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Vintage camp trails backpack

I just picked up an old camp trails backpack at a flea market and it's in pretty awesome condition. The problems are it's got a year in the hip belt (which is too small for me anyway) every hem on the insides is unraveling and around the international frame some of the seam has come unsewn. It's also pretty dirty. I'm not sure if I'm able to restore it myself but I'd really like to so I can actually use it. Any ideas of companies or even DIY suggestions?

Oh goodness I just saw a million autocorrect mistakes. I hope you can decode my question.

The local shoe/luggage repair shop does my pack repairs.  The stuff you describe is what they fix.  But it sounds like you may have more work than what the pack is worth.  Do them the favor and clean it up before making them work on it.

Ed

If the fabric is nylon pack cloth you can cut off the worst of the fraying. Then, hold the fabric in such a manner as the frayed edge stands upright and separated from the rest. Take a lighter and singe, slightly melt the edge. That fuses all the fibers together at the edge and the fraying will end. As you are doing it, if the fabric starts to burn, your holding the lighter to close. Find the proper distance and move the lighter right along the edge. If the fraying is so severe its into the stitched seam, then that's a bigger issue.


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I have two vintage Camp Trails backpacks called the Vagabond. The Vagabond is a back pack that also allows one to pack away all the shoulder belts and hip belts in a zippered compartment and pull out a set of handles so as to have luggage. It is the perfect, backpack/luggage/over head compartment storage for the traveler/hitchhiker/air passenger. I highly encourage you to restore that fine piece of equipment that you found rather than throw it away and buy some ole/new piece of equipment that ends up being just some expensive disposable equipment that you sell on Craigslist/Garage sale/flea market/Ebay. There is something to be said about new gear............first it is new, so it is very expensive, second is that when most people don't use it I will own it for the fraction of the price that it originally cost. Camp Trails never made a big name for themselves but I sure love these two packs that I have. Good find and I hope that with just a little bit of rehab that you can rehabilitate this quality piece of gear. Remember that one always needs a back up piece of gear for when your new gear breaks, and or, when you want to take a friend out on the trail to show them something new. Please post picts and description of the back pack............if you fix it.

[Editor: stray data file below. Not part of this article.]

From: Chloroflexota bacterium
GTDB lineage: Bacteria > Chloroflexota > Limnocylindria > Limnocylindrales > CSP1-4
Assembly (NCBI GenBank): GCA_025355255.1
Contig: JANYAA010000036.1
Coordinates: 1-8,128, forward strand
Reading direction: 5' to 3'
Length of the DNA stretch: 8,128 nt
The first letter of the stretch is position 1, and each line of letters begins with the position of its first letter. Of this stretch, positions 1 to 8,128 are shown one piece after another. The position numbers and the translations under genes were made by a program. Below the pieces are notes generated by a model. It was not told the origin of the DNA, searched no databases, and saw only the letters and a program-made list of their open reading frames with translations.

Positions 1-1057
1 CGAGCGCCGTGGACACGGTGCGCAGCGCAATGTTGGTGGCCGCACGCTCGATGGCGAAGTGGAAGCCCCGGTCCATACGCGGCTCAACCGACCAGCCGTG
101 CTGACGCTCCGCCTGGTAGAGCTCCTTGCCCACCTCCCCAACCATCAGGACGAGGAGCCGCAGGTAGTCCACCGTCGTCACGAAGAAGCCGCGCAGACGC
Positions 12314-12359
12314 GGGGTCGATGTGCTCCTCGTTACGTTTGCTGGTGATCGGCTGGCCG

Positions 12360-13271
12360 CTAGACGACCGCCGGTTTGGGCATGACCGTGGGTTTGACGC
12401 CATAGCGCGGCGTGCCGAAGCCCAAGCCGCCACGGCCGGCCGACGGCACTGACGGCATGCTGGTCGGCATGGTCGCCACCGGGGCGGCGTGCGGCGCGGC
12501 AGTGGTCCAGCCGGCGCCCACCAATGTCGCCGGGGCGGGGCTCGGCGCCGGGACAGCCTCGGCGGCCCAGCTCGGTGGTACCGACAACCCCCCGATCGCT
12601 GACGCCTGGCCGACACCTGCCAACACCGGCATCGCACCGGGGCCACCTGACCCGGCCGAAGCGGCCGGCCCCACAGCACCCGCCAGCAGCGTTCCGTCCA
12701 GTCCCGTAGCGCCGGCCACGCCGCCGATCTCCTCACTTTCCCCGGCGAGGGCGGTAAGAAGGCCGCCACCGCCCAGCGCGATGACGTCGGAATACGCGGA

Kathy,

     I buy used packs for a local Boy Scout troop, as a hobby.  Some suggestions:

     First, I always wash incoming packs, before I work on repairs.  It always improves the experience.  I find it easiest to take them in the shower with me - only a little kinky.

     Second, the unsewn seam around the frame I'd take to the shoe/luggage repair guy, as suggested above.  I keep a thimble and large-sized needle and heavy thread at hand and stitch things myself (available at your local JoAnn's Fabric store) sometime - most often when I see something weakening but it is still in place. Pleasant to do around the campfire mid-trip.

 

     Consider buying a replacement belt, since that one is the wrong size. If buying new disappoints you, consider shopping on-line for a similar pack with an intact belt (Am I correct in remembering that Camp Trails uses a simple cotter-pin attachment for its belts?)

 

     Pinesap's description of melting the fraying edges is what I do. Remember ventilation, bowl of water close by (in case you get a drop of melted nylon on your finger), and go very slow.

     Finally, enjoy the maintenance work, but don't let it keep you off the trail.  At some point, every pack deserves the dignity of donating its buckles and clamps and straps.

September 23, 2020
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